itself and has ordered 60 Black Flags re
cruited from the worst elements of the
population to march overland through
the Yangtse provinces to Pekln. The
presence of this marauding party will
be a menace to the peace of these im
mense districts, whore British commer
cial Interests are paramount.
The British Government Is not so blind
as to exhaust Its resources In defending
the Russian Interests in Manchuria, which
are menaced by the military camarilla
at Pekln. It has suddenly remembered
the quarter where the main sphere of
their trade lies and has ordered rein
forcements, and vessels of war to the
gateways of the Yangtse provinces. The
cable station at Shanghai Is one of tho
thousand British Interests requiring res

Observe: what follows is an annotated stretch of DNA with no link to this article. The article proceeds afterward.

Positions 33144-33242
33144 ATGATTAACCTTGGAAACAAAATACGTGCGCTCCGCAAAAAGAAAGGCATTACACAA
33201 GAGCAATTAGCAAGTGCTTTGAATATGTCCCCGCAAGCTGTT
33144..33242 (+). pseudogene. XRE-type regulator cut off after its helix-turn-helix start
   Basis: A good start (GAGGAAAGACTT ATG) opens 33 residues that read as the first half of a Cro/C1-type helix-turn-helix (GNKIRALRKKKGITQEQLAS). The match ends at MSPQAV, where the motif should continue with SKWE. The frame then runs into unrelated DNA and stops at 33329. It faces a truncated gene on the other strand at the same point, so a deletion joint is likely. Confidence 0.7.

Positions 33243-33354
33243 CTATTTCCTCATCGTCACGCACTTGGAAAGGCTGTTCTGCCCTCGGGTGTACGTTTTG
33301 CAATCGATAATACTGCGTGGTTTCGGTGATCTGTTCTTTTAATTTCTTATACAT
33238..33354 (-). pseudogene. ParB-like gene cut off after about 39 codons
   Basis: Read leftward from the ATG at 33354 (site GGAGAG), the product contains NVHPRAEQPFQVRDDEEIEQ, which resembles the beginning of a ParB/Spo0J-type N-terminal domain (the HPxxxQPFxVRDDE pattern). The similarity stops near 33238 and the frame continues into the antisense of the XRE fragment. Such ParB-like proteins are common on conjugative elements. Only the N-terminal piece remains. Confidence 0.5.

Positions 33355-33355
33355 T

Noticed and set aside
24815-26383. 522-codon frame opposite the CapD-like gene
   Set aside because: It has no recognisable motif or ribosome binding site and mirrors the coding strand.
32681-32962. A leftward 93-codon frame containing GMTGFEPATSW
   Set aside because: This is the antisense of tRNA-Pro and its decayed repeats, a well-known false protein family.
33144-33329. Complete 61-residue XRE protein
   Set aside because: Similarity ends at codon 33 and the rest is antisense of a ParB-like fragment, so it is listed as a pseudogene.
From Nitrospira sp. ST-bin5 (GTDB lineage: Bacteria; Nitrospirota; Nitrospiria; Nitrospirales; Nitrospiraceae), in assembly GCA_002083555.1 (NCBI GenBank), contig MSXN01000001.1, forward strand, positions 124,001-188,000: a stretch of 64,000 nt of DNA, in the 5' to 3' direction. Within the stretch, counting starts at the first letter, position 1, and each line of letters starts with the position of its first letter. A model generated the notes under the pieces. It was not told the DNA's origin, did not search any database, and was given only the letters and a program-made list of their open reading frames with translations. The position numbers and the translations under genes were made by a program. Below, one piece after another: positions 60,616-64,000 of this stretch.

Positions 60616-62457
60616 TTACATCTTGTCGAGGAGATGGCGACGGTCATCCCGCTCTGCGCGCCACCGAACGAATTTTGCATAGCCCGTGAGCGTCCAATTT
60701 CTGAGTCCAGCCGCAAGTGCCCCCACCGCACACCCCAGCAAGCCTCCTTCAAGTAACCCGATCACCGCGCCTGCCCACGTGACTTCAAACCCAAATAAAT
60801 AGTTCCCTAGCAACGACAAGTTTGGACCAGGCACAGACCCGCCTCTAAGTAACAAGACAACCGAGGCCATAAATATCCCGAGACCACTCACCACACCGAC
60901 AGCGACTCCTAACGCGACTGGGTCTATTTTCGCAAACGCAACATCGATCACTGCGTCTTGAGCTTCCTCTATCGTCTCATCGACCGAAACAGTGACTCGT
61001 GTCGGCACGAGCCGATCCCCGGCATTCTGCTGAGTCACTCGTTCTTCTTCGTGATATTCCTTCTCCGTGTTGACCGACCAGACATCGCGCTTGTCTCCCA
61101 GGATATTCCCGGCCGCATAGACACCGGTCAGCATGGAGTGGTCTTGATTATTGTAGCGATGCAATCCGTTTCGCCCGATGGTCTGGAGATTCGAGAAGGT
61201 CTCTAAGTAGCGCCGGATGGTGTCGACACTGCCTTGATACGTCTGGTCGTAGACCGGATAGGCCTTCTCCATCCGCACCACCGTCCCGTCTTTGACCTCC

olute protection. A break In the cable
at Shanghai would cut off the world from
Information regarding the great strug
gle now in progress. Tien Tsln Is now
secure and it is considered possible that
a strong Japanese force. Instead of land
ing at Taku will go to Shan Hal Kwan
and march on Pekln along the great walL
The British fleet Is already off the har
bor and one press agency reports that
Sir Alfred Gazelee will command the
army of Invasion along the north wall,
but this Is not confirmed. The allies need
a commander-in-chief to direct the en
tire campaign, but by reason of jealousy
among the powers Russia, Japan and
England are excluded from naming him.
The German emperor Is reported In dip
lomatic circles to have expressed a strong
preference for a French general as com
mander, and this solution Is the most
natural one. The keenest observers do
not doubt that, as the campaign advan
ces, each power will operate so far as
may be possible in the districts which
Will naturally fall within Its future sphere
of activity.
A deplorable hitch prevents the dis
patch of more- troops from Japan to China,
according to the Toklo correspondent of
the Express. The apparent unwillingness